ERBIL (Kurdistan 24) – Kurdish officials argued on Tuesday that Baghdad and Ankara could not export the crude oil of Kirkuk without first reaching an agreement with the semi-autonomous Kurdistan Region due to geographical and logistical reasons.
Previous exports of 300,000 barrels per day (bpd) of oil from the province of Kirkuk, through the Kurdistan Region, to Turkey were halted after last October’s military attack and takeover by Iraqi forces and Iranian-backed Shia Hashd al-Shaabi militias of the oil-rich province in the weeks following the Kurdistan Region’s referendum on independence.
Since then, Baghdad has attempted to find an alternative route to export Kirkuk’s oil, namely through Iran, but attempts have failed due to periodical attacks by the Islamic State (IS) in the disputed territory, which Iraqi forces have yet been unable to fully secure.
On Tuesday, Iraqi Prime Minister, Haider al-Abadi met with his Turkish counterpart, President Recep Tayyip Erdogan, in Ankara to discuss a number of topics, including the resumption of oil exports from Kirkuk.
Both leaders reportedly reached an initial agreement to sell Kirkuk’s oil to international markets via Turkey. The deal would involve a new pipeline, close to the Syrian border, that would traverse a narrow chunk of land which is under the Kurdistan Region’s control.
Turkey also expressed its intention to open a new border crossing with the Iraqi federal government near the Kurdistan Region’s Faysh Khabur border crossing with Syria. That area is also where the proposed oil pipeline is likely to go through, but remains under the control of the Kurdistan Regional Government (KRG) despite the Iraqi forces’ attempt to retake the northern disputed territories last year.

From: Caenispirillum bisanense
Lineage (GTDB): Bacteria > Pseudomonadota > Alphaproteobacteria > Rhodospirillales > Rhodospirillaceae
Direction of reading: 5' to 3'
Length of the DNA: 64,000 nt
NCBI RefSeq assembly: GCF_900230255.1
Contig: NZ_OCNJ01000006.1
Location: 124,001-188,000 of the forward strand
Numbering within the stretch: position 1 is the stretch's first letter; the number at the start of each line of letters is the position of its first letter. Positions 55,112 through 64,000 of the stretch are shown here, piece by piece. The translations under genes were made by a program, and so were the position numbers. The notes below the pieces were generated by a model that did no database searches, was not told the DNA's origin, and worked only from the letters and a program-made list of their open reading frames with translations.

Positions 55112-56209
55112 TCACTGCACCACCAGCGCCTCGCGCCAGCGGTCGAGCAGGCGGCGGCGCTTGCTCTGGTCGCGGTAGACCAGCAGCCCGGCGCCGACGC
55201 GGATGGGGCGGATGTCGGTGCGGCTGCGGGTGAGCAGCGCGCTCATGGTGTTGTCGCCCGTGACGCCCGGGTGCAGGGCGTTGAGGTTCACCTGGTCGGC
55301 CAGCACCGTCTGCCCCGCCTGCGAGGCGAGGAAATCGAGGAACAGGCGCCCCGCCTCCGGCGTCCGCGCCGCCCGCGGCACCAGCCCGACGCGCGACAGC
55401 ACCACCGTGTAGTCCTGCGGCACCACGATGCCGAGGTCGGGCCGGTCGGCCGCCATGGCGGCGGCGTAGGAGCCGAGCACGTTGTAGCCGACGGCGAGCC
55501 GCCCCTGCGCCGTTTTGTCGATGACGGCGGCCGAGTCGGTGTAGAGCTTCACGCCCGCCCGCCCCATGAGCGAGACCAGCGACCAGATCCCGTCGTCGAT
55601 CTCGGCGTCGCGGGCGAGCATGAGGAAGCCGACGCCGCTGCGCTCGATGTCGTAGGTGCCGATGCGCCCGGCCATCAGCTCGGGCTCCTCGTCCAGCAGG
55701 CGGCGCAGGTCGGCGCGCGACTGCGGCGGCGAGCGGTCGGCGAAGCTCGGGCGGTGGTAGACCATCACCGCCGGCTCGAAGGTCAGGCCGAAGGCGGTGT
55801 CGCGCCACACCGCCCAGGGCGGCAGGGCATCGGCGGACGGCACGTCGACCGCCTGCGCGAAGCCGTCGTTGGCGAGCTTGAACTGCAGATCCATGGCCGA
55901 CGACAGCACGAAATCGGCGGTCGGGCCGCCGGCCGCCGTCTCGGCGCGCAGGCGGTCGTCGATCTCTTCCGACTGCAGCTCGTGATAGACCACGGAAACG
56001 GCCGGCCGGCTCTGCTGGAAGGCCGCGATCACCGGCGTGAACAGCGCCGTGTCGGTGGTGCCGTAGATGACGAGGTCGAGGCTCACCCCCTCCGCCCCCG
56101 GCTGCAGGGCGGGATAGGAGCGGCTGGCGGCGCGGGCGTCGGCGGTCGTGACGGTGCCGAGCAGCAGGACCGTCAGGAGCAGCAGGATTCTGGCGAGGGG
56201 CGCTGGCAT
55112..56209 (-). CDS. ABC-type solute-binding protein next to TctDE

Rebwar Talabani, the head of Kirkuk Provincial Council (KPC), argued it is ‘unrealistic’ that Baghdad could export Kirkuk’s oil through the Nineveh province because of security concerns and issues in the area.
“The federal government of Iraq should be grateful that the Kurdistan Region is offering its oil pipeline to resume Kirkuk’s crude oil flow to Turkey,” Talabani told Kurdistan 24 on Tuesday.
“It is in the best interest of Baghdad to resume the export of Kirkuk’s oil through the Kurdistan Region’s pipeline as they would benefit more from the revenue than the KRG.”
Others believe that, regardless of how Baghdad wants to export the province’s oil to Turkey, there should be an agreement with the KRG first.
“Turkey and Iraq cannot take any steps regarding Kirkuk’s oil export without first reaching an agreement with the Kurdistan Region. The oil pipeline is completely under the control and protection of the Kurdistan Region,” Bewar Khinsi, an adviser on natural resources to the Kurdistan Region Security Council (KRSC) Chancellor, Masrour Barzani, told Kurdish media on Tuesday.
For Baghdad to export Kirkuk’s oil to Turkey, he affirmed, the central government would first have to express support for the Kurdistan Region, stabilize the situation in Kirkuk, and withdraw Shia militias from the province.
“With the current state of Kirkuk, it is challenging to export the province’s oil,” he asserted.
Khinsi also stated that the resumption of Kirkuk’s oil exports would be in the ‘best interest’ of the KRG and the Iraqi government.
“It would bring more revenue to the Kurdistan Region and Iraq. The country’s economic situation would improve.”
“If the oil fields in Kirkuk are properly managed, they could produce and export up to 500,000 bpd, with the possibility of it eventually increasing to one million bpd,” the Kurdish adviser concluded.
Editing by Nadia Riva